#3. Billy Gilman and Rosie O'Donnell: "Santa.com"
In 2000, the entire world was blessed with the most baffling Christmas song in recorded history in the form of 12-year-old country star Billy Gilman singing about emailing Santa Claus via his "worldwide address," a phrase that is dusty even for the Clinton administration:
Old man Santa's in a brand new age
With a worldwide address and his own Web page
Got a high-tech computer with a million megabytes
Pickin' it up with his global satellite
I'm sending it out h-t-t-p
You've gotta get this letter ASAP.
"That guy made me sing it! Hand me the doll -- I'll show you where."
In the video, little Billy belts out hackneyed Internet references through the fangle-toothed jungle in his mouth while Rosie O'Donnell does her best to ride his coattails into a future doubtless paved in sunshine and victory (spoiler: it wasn't).
So, Billy is in a rush to get his Christmas list to Santa, because for some reason a 12-year-old boy just had too many things on his schedule to allow time to demand free gifts from a fantasy character he shares no other type of contact with. Billy then asserts that Father Christmas will be receiving his message via global satellite, which suggests that he doesn't entirely understand how the Internet works, although Santa would probably have to have some kind of crazy expensive 4G plan to check his Gmail from the North Pole.
In the very next line, Billy delights us all by pummeling the acronym for hypertext transfer protocol into catch-all slang for using the Internet ("I'm sending it out h-t-t-p"), vernacular that had not, at that point, ever been adopted by anyone outside of him and his Bob Newhart Christmas sweater (indeed, it has not been used by anyone since, other than by the Black Eyed Peas in the song we mentioned at the start).
Remember, this is a kid who was raised during the initial worldwide explosion of this technology, yet he sounds about as comfortable with the terminology as every white person who saw Rosewood in the theater was with their evening. If you're 12 and already that clueless about modern technology, you might as well just pack it in and retreat into obscurity, which is precisely what Billy Gilman did.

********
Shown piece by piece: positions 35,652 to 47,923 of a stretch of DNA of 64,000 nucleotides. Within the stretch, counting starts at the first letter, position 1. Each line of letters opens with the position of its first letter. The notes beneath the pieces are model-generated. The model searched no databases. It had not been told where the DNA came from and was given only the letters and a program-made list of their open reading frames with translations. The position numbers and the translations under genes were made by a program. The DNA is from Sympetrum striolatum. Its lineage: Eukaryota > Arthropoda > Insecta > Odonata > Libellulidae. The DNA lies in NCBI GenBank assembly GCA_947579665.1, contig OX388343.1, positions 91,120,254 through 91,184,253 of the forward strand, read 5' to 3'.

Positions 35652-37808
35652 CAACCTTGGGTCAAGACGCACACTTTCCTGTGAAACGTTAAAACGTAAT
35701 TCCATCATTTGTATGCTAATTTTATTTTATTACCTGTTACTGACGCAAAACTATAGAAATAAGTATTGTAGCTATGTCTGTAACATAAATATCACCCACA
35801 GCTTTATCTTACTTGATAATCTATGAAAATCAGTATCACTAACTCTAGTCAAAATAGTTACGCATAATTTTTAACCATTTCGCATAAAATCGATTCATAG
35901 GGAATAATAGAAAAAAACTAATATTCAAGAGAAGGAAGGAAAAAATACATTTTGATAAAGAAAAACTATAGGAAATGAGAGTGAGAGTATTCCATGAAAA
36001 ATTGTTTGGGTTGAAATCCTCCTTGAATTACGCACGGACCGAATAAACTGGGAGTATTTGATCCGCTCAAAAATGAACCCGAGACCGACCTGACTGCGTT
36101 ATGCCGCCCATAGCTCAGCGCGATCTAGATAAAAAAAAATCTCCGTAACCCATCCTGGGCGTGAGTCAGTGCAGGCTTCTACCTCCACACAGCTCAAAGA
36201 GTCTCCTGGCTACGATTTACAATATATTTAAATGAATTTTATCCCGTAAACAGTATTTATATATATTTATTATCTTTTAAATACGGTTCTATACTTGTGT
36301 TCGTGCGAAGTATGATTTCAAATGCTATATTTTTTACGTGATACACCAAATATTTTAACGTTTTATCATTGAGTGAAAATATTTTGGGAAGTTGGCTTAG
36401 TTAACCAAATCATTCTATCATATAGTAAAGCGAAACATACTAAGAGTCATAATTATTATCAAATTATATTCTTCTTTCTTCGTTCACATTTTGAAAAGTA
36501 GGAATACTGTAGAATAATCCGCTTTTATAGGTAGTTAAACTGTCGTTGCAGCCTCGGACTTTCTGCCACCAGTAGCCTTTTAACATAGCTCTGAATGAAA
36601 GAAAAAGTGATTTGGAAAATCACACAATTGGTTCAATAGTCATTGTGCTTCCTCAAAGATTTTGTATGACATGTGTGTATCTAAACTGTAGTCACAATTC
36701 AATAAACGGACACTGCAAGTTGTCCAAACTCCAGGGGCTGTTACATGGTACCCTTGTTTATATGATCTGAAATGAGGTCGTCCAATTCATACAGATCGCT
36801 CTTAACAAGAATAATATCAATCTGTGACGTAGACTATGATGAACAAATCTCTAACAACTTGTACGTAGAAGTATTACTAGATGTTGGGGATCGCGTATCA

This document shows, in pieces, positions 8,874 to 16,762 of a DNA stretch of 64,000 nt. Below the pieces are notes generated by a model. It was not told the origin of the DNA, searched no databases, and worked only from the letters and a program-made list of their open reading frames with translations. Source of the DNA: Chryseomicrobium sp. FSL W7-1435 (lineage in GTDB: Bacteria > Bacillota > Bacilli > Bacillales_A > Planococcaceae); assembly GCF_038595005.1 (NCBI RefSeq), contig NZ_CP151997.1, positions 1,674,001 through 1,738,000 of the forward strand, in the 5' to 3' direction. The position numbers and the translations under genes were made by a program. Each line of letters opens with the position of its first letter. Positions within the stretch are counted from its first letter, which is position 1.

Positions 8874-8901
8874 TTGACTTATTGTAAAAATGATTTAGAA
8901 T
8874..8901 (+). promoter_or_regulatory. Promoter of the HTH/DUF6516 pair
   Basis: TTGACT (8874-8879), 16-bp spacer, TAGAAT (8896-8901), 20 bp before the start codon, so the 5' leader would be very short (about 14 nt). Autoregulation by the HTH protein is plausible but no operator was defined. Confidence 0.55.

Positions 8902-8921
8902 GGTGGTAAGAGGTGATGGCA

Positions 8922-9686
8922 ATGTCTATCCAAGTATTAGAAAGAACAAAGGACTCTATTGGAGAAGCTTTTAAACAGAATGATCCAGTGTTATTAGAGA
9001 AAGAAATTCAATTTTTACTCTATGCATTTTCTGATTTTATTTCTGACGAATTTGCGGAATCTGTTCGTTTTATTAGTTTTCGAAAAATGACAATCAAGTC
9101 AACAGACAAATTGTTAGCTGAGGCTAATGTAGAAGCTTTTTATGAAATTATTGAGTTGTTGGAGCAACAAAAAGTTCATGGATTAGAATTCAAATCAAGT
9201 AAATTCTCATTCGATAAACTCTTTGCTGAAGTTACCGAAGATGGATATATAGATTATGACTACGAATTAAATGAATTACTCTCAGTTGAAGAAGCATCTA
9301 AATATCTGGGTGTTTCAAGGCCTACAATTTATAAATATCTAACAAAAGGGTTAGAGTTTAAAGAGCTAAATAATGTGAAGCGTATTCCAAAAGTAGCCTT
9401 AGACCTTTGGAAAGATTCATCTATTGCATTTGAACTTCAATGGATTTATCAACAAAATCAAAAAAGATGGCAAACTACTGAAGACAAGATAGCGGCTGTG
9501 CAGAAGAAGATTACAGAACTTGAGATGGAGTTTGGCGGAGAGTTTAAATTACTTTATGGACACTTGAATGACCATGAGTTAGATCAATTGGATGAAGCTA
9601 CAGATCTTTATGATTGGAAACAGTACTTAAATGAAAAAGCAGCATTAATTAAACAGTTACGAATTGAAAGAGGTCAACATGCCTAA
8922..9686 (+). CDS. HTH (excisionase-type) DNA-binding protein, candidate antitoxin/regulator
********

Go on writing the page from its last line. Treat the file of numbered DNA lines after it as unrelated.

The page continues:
We don't think it's making a huge leap to say it was totally because of that jacket.
#2. T-Pain, J-Shin, and Tila Tequila: "Send Me an E-Mail"
T-Pain and J-Shin collaborated on this song back in 2006, and judging by these lyrics, it seems to be about a douchebag and his haunted computer:
Two o'clock in the mornin', I'm sleepin'
And something wakes me but I don't know what it is (You've got mail)
It's my ex, prob'ly just misses my sex
Lemme get up and see what the deal, what the hell
It's cryin' faces all over my screen
And a picture of her eye
Try to tell myself this ain't nothing to LOL about.
"But I did. I did LOL about it."
After being inexplicably woken up by an email message (which we're guessing has happened to exactly zero people currently reading this article, because that is not how email works), J-Shin checks his Myspace to see a billion pictures of his weepy ex-girlfriend, heartsick over the breakup for reasons we cannot understand.
To be fair, this is a scenario that still occurs today (albeit now on Facebook), but nothing dates your rap opus quite like peppering it with cameos of Tila Tequila, a Playboy model who was briefly famous in the mid-2000s for having, like, seriously, a ton of friends on Myspace. This particular skill was difficult to monetize (because it is completely worthless), so she was clumsily shoved into television and movies by ill-advised producers trying to catch some of that "Hey, here's that lady from that thing you kids like" magic.
Future civilizations will assume that her existence proves that troll dolls were also a real species.